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Everything you wanted to know about MITx on its 10th anniversary

MITx Director Dana Doyle answers the most pressing and commonly asked questions from MITx learners

Dana Doyle, W. Eric L. Grimson, Abigael Bamgboye, Joey Gu, and Shira Fruchtman at MITx’s virtual 10th anniversary celebration on Zoom. Text says “Ten Years of Learning” over a photo of MIT campus.
Images from MITx’s virtual 10th anniversary celebration on Jan. 11, 2022, featuring (from top left): Dana Doyle, Director, MITx Program; W. Eric L. Grimson, Chancellor for Academic Advancement; Abigael Bamgboye, Social Venture Enthusiast, MITx MicroMasters Credential Holder; Joey Gu, MIT Lecturer and MITx Digital Learning Scientist; and Shira Fruchtman, Assistant Manager of Educational Technology, Lead Learning Designer, MITx.

When MIT first announced the idea of MITx in 2011, the landscape of online learning as we know it now was still taking shape. The experience of taking a course online, along with many of the digital tools and technology powering today’s courses, have developed considerably in the decade since MITx made its debut.

At the time, MIT’s vision was that MITx would both benefit the educational experience of on-campus students and “eventually host a virtual community of millions of learners around the world.” Ten years and over 12 million course enrollments later, MITx has created more than 180 free online courses designed and taught by MIT faculty, and boasts a network of online learners representing 200 countries and nearly every age group.

To mark the occasion and usher in the next decade of online learning, MITx hosted a live panel discussion about how teaching and learning with MITx courses has evolved from the early days to now, and what’s next for MITx [watch the full event recording on our YouTube channel]. MITx learners were invited to share their questions for the panel, and true to form, they delivered with hundreds of curious and insightful queries about all things MITx! Below, MITx Director Dana Doyle answers the most pressing and commonly asked questions from MITx learners on our 10th anniversary:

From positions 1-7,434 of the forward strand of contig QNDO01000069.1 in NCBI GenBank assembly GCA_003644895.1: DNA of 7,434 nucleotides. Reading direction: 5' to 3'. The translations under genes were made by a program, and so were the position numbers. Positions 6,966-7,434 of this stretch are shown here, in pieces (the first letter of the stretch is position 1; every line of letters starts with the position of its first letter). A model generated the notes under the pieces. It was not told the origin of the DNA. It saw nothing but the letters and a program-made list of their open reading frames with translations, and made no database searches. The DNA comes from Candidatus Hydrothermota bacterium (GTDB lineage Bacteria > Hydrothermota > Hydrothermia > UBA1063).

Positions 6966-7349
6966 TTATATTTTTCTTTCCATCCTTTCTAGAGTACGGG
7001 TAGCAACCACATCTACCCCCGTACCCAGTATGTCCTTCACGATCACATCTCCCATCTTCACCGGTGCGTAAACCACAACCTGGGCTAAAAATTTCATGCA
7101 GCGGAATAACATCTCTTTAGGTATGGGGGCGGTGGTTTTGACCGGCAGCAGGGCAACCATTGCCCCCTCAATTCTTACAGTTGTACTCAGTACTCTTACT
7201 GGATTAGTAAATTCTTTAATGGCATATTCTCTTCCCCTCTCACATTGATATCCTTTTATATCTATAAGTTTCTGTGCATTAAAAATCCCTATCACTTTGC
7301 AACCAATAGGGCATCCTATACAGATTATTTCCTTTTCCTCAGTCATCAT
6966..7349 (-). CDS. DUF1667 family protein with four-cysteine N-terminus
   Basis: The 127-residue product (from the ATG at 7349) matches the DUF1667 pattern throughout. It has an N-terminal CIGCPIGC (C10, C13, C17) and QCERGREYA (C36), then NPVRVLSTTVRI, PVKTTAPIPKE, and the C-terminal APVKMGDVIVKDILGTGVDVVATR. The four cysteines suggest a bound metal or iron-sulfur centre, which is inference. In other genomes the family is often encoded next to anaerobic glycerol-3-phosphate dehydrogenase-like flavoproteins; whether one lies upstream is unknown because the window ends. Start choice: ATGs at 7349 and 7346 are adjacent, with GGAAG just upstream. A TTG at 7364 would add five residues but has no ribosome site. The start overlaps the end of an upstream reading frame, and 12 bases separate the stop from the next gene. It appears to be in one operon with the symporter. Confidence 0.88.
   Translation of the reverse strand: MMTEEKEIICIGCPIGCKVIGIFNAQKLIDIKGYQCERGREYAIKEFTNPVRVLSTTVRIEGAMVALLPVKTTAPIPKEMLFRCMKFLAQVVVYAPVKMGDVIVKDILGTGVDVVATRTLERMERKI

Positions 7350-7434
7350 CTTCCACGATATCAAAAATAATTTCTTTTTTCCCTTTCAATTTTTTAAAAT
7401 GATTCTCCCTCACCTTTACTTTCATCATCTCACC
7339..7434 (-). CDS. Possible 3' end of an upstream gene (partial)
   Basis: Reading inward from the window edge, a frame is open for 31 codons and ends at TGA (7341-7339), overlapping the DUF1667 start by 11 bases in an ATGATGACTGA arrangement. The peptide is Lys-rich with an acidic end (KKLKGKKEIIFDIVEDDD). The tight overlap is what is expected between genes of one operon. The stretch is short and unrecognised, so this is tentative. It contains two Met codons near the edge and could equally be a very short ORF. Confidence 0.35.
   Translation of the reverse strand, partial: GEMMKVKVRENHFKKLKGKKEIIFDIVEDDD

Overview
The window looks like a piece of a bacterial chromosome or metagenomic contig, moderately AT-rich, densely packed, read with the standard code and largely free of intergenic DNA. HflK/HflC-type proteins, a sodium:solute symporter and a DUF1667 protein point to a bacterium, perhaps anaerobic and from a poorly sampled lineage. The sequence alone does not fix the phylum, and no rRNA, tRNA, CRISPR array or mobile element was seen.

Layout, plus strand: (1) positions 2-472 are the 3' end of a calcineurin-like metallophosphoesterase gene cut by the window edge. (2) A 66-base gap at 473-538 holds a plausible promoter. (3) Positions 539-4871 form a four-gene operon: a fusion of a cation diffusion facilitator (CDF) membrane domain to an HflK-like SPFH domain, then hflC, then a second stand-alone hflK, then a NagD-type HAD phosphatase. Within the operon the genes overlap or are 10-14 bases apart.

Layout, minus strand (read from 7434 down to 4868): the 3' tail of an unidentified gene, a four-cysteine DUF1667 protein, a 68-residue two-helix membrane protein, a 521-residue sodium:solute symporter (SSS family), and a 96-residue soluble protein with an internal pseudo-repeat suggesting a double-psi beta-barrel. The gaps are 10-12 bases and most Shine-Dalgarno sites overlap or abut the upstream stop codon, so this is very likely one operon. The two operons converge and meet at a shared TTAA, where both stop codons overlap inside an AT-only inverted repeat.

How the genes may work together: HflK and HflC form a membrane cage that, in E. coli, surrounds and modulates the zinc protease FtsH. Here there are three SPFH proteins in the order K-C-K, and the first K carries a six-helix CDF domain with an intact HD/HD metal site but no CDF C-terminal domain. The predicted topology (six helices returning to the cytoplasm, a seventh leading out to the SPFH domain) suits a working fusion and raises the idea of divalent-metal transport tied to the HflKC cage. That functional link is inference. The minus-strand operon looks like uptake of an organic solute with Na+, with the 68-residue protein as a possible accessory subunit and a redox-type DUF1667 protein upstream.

The spirit of MITx

What motivated MIT to share online courses through MITx with the world?
In 2010 MIT was experimenting with creative online learning tools and could see that they were going to evolve. MITx was created as a program to support MIT faculty to not only leverage online learning on campus, but to freely share that content with the world in a full course experience, fitting into MIT’s mission to advance knowledge and be of service to the world in the 21st century. The intention was also to research and share findings about online learning practices, which we do today through the MITx Digital Learning Lab, a dedicated group of learning scientists and content experts who help design MITx courses and innovate with digital learning to enhance MIT’s teaching, both on campus and online.

Where can we find more about the learning science and pedagogy used in MITx courses?
Faculty, course teams and the MITx Digital Learning Lab are eager to share more about what goes into making the digital learning experience as engaging as possible, and what we’ve learned about online learning through MITx. You can check out some of the reports and research, teaching videos and digital innovations from MITx and MIT faculty on our website and YouTube channel.

MicroMasters, online degrees & course credits

Will MITx consider offering college credit for online courses or an online degree program?